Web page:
III. New Construction
Thanks to major tax incentives, there was a swell of new construction in Manhattan from 1983-1990 and again from 1996-today. This new construction is typically a highrise condominium. Though the 1983-1990 units may be slightly smaller than their postwar counterparts, they tend to offer high-end finishings (marble baths, private washer/dryers), and more building amenities (health clubs, pools, kid's playrooms). They also feature doormen and garages. As many were built close to the rivers that border Manhattan, several boast absolutely spectacular views. The newest developments focus primarily on larger, family sized apartments on the Upper East or West Side, while Tribeca, Soho, and Chelsea boast of dramatic new loft buildings with immense apartments by the world's leading architects and designers. Selling prices on these stunning homes can range from $1,500 to over $3,000 per square foot.
COOP vs CONDOApartment TypesApartment StylesNeighborhoods
These can be either prewar or postwar, and are typically 12-30 stories, with a doorman, laundry facility in the basement, and sometimes a garage. Other amenities might include a roof garden, bike room, and individual storage bins. Newer buldings may have a health club.
There are highrise buildings throughout the city, but the vast concentration is from 14th Street to 96th Street on both the east and west side. Larger buildings can be found on the avenues, while slightly smaller buildings would be found on the side streets.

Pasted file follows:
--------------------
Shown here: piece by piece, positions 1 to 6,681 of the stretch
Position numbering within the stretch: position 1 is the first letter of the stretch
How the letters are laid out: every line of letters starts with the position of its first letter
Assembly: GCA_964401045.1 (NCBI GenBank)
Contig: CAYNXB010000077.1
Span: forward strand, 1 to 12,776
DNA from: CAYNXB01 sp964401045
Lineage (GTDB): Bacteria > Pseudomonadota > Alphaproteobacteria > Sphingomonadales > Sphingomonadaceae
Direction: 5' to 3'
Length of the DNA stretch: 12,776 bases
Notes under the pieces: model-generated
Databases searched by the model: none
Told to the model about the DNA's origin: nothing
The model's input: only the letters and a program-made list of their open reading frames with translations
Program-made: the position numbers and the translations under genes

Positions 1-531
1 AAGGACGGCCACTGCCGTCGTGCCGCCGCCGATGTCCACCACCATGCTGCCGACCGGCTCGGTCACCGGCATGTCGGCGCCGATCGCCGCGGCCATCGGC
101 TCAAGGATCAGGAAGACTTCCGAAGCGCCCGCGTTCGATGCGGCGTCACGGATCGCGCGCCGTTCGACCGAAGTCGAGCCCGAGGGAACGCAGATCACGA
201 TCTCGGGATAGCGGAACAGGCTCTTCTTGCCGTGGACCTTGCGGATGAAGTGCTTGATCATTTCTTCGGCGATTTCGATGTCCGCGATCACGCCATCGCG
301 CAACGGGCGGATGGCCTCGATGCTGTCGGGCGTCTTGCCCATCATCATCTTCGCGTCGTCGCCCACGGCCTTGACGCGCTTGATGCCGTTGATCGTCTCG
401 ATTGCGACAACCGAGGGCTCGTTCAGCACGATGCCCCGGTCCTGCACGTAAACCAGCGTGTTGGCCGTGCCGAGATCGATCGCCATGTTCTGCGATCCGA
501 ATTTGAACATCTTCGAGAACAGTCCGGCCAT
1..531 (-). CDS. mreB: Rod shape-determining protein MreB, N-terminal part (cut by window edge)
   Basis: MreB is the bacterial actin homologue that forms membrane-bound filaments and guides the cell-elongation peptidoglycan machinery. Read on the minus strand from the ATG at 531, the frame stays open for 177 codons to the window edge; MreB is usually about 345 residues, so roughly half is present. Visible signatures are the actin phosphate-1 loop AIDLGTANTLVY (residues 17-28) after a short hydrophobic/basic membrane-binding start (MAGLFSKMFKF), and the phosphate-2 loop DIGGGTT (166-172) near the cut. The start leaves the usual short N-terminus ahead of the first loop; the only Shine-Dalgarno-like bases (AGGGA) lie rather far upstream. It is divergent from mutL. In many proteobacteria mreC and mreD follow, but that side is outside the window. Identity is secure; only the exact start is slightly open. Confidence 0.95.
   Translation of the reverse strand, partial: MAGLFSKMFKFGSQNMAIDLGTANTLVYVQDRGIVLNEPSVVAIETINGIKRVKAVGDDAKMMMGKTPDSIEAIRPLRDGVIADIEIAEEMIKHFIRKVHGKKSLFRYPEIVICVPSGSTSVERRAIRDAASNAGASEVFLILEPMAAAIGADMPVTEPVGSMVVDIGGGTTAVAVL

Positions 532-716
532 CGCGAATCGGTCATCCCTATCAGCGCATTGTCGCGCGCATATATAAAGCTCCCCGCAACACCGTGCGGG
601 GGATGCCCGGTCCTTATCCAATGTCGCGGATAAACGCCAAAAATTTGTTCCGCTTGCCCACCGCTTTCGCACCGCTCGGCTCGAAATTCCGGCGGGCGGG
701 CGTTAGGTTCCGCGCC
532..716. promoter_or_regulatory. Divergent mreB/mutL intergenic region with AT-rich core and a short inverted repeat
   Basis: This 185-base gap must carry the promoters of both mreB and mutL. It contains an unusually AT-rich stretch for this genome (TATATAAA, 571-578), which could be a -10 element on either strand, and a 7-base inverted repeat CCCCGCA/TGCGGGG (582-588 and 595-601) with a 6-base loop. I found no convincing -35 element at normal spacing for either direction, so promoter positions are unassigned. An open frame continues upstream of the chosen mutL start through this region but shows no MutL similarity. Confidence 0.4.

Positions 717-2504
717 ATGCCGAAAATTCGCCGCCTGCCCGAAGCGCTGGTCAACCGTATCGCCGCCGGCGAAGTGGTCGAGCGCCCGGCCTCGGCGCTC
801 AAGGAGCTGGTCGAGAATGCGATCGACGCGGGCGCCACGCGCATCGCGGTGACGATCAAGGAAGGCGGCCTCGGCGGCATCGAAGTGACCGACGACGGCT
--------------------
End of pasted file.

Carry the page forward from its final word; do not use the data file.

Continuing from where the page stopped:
A brownstone is an apartment in a small 3-5 story building. Most brownstones were originally designed as single family homes in the 1800s, and have since been converted to apartments. Though room dimensions tend to be a little smaller (particularly the bedrooms), and closet space is tight, many adore the charm of their fireplaces, fancy moldings, and high ceilings. Ground floor units often feature large private gardens. Brownstones are too small to have doormen, but do have intercom systems for security. About half have some sort of laundry and open storage space in the basement which is shared by all owners. Those who prefer quiet spaces, tree lined streets, gardens, and privacy love brownstones.
Brownstones are located primarily on the side streets of the East and West sides, in Greenwich Village and Chelsea.
Lofts are residential apartments that were generally created out of former commercial buildings and warehouses. Though not in typical residential areas, they offer huge unconventional spaces that can be individually designed. Starting at about 1000 feet, they can be found as big as 5000+ square feet. Originally converted for use by artists, more and more executives have moved here to take advantage of the space and the close proximity to the financial district. Lofts are primarily found in the Soho, Tribeca, and Chelsea areas. They rarely have doormen, and the bedrooms are often dark, but they typically have soaring ceilings, their own washer/dryers and incredible storage. In addition, the last five years has seen a proliferation of high end designer lofts built with all the amenities of a typical residential building, such as garages, gyms, doormen, and children's play rooms.